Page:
CARB-X is funding a team of top German researchers to develop a drug to treat Staphylococcus aureus infections and prevent exacerbation of life-threatening pneumonia
Researchers from the Helmholtz Centre for Infection Research (HZI) and the Lead Discovery Center GmbH (LDC) could receive up to US$8.77 million from CARB-X to develop a new drug to disable S. aureuspathogens thereby preventing lung infections
CARB-X is awarding up to US$1.33 million to a German team of researchers to develop a potent first-in-class drug to treat Staphylococcusaureusinfections and thereby prevent exacerbation of life-threatening pneumonia. The research team could be eligible for an additional $7.44 million from CARB-X if the project progresses and achieves certain milestones.
The drug is a small-molecule inhibitor of the S. aureusα-hemolysin, a virulence factor responsible for the bacterium’s pathogenicity and ability to cause infection and disease. The drug would disarm the pathogen’s most important toxin that causes damage to lung tissue and immune cells. In doing so, the infection would be halted until the immune system, antibiotic or other therapy eliminates the harmful bacteria.
“Pneumonia caused by S. aureusis a significant health threat around the world, particularly for patients whose immune systems are compromised,” said Erin Duffy, R&D Chief of CARB-X, a non-profit partnership led by Boston University, and dedicated to funding and supporting the development of innovative products targeting antibiotic-resistant bacteria. “The HZI project is an innovative approach that, if successful, has the potential to offer improved treatment of S. aureusinfections around the world, particularly in low- and middle-income countries (LMICs), and to save lives.”
The project has a strong intention to make the ultimate product available and suitable for use in both high-income countries and LMIC settings. While much of the work to demonstrate usefulness in LMICs will be done in future stages of the program, there are some basic activities planned in this unit of work that will emphasize utility against S. aureus strains prevalent in LMICs and that will underscore the possibility of dosing regimens (i.e. oral administration) that are particularly important for use in LMICs.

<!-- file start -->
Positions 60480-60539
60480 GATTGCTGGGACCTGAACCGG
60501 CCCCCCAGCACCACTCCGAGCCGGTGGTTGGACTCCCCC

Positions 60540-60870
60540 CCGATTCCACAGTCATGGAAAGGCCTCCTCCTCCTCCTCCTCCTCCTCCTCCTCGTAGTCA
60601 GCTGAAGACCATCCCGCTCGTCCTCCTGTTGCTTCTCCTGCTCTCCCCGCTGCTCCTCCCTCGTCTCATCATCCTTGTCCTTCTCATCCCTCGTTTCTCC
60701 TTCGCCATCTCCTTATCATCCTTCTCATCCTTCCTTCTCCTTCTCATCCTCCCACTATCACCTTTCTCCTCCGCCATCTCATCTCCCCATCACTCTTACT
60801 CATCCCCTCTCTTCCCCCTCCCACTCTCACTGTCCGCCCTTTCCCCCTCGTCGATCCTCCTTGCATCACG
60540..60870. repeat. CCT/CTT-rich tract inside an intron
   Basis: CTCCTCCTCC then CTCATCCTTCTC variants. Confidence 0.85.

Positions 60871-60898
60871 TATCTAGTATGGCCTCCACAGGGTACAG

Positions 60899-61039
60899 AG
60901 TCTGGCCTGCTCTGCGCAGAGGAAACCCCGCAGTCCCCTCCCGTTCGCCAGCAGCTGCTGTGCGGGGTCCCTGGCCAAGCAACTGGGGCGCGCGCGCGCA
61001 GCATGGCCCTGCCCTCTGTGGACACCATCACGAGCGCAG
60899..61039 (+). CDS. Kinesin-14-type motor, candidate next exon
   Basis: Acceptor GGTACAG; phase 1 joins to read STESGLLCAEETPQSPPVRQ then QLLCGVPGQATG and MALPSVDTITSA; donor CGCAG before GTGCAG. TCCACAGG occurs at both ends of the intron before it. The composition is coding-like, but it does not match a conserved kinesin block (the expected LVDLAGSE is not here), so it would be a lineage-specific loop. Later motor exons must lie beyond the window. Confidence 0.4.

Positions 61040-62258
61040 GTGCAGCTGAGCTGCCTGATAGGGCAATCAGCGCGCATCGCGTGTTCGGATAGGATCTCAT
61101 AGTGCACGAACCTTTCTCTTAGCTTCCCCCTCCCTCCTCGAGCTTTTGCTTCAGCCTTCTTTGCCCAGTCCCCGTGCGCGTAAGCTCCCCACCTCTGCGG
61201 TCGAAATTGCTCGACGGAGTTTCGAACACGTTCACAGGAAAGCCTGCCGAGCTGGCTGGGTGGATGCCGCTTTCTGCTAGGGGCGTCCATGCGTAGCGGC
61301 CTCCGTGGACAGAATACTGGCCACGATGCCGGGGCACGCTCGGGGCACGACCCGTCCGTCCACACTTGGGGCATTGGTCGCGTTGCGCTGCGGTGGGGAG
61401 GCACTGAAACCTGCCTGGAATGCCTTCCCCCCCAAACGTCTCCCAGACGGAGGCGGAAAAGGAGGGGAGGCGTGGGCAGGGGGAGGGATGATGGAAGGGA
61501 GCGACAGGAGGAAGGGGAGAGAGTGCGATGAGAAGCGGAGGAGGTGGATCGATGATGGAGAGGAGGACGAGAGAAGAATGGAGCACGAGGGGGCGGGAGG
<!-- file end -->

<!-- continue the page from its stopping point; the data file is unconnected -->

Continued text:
“We urgently need better treatment options for patients with pneumonia caused by S. aureus,” said Mark Brönstrup, head of Chemical Biology at the Helmholtz Centre for Infection Research (HZI), who acknowledged CARB-X’s support as a vital boost for his research. “In the long term, however, we will not achieve this by killing the pathogens with antibiotics alone. Instead, we need preventive or accompanying therapies that prevent damage to the lungs by bacterial toxins.”
Brönstrup’s research is conducted in collaboration with the Lead Discovery Center GmbH (LDC), a spin-off of Max Planck Innovation and the Max Plank Society. Brönstrup also holds a professorship at the German Center for Infection Research (DZIF), based at the Leibniz University Hannover. Researchers will also collaborate with the African Partner Institutions (API) for the clinical development of the α-hemolysin (Hla) inhibitor. CARB-X funding will help researchers progress compounds through preclinical studies and if successful, onto clinical testing in humans.
“We are very pleased about the funding of CARB-X and the international recognition of our drug research at the HZI,” says Dirk Heinz, Scientific Director of the HZI.
“We look forward to the next phase in our close cooperation with the HZI, in which we will be advancing the α-haemolysin inhibitor project as rapidly as possible with the goal of developing a new drug for the treatment of patients with resistant S. aureusinfection,” said Dr. Bert Klebl, CEO & CSO of LDC.
CARB-X funding for the HZI project comes from the US Biomedical Advanced Research and Development Authority (BARDA), Wellcome Trust, Germany’s Federal Ministry of Education and Research (BMBF), and the UK Global Antimicrobial Resistance Innovation Fund (GAMRIF).
Supporting global antibacterial innovation to address drug resistance
In a separate announcement today, CARB-X has awarded up to $6.31 million to another team of HZI researchers. The award went to the Helmholtz Institute for Pharmaceutical Research Saarland (HIPS) in Saarbrücken, Germany, to develop an innovative treatment for Pseudomonas aeruginosainfections in cystic fibrosis patients.